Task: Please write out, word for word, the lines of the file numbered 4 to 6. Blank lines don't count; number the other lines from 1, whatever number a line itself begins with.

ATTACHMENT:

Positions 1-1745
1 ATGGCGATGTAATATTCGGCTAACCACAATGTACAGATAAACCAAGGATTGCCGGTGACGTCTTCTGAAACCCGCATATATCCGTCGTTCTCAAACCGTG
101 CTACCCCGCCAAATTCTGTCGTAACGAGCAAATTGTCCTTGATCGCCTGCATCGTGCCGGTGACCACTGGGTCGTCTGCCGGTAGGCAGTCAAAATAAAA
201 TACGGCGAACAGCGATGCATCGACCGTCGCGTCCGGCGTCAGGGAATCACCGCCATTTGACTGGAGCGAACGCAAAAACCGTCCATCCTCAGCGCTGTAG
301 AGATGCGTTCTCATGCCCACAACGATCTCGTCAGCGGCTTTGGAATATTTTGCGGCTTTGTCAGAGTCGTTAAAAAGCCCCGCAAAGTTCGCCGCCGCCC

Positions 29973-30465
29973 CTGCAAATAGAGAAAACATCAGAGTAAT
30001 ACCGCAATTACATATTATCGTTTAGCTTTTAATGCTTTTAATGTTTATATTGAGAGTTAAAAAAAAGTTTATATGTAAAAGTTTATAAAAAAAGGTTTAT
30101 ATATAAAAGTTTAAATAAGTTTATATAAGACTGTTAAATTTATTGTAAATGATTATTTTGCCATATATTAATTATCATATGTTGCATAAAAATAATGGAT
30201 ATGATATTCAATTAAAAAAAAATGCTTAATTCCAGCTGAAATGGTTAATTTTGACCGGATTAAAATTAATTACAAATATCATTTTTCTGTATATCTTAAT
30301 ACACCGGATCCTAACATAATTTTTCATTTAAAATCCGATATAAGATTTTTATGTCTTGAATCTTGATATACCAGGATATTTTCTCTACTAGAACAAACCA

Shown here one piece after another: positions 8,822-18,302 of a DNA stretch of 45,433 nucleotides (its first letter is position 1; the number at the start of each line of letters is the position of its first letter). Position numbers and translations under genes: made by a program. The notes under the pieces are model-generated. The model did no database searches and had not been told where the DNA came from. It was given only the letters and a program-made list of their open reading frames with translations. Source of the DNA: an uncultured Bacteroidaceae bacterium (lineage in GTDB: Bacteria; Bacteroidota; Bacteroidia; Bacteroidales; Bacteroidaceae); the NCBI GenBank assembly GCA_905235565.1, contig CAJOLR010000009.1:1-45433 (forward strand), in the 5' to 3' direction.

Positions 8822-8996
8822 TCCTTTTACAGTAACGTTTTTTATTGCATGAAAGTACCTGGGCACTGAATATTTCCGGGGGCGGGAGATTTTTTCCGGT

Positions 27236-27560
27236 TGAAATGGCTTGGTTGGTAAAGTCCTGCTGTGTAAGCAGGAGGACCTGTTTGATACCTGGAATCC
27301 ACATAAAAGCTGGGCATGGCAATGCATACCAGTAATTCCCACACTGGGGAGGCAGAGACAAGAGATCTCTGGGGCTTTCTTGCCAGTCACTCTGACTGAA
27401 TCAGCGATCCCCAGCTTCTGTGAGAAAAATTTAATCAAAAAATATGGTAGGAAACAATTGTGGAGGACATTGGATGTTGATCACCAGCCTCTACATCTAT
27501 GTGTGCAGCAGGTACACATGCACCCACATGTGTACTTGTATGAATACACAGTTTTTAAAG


201 TACGGCGAACAGCGATGCATCGACCGTCGCGTCCGGCGTCAGGGAATCACCGCCATTTGACTGGAGCGAACGCAAAAACCGTCCATCCTCAGCGCTGTAG
301 AGATGCGTTCTCATGCCCACAACGATCTCGTCAGCGGCTTTGGAATATTTTGCGGCTTTGTCAGAGTCGTTAAAAAGCCCCGCAAAGTTCGCCGCCGCCC

Positions 29973-30465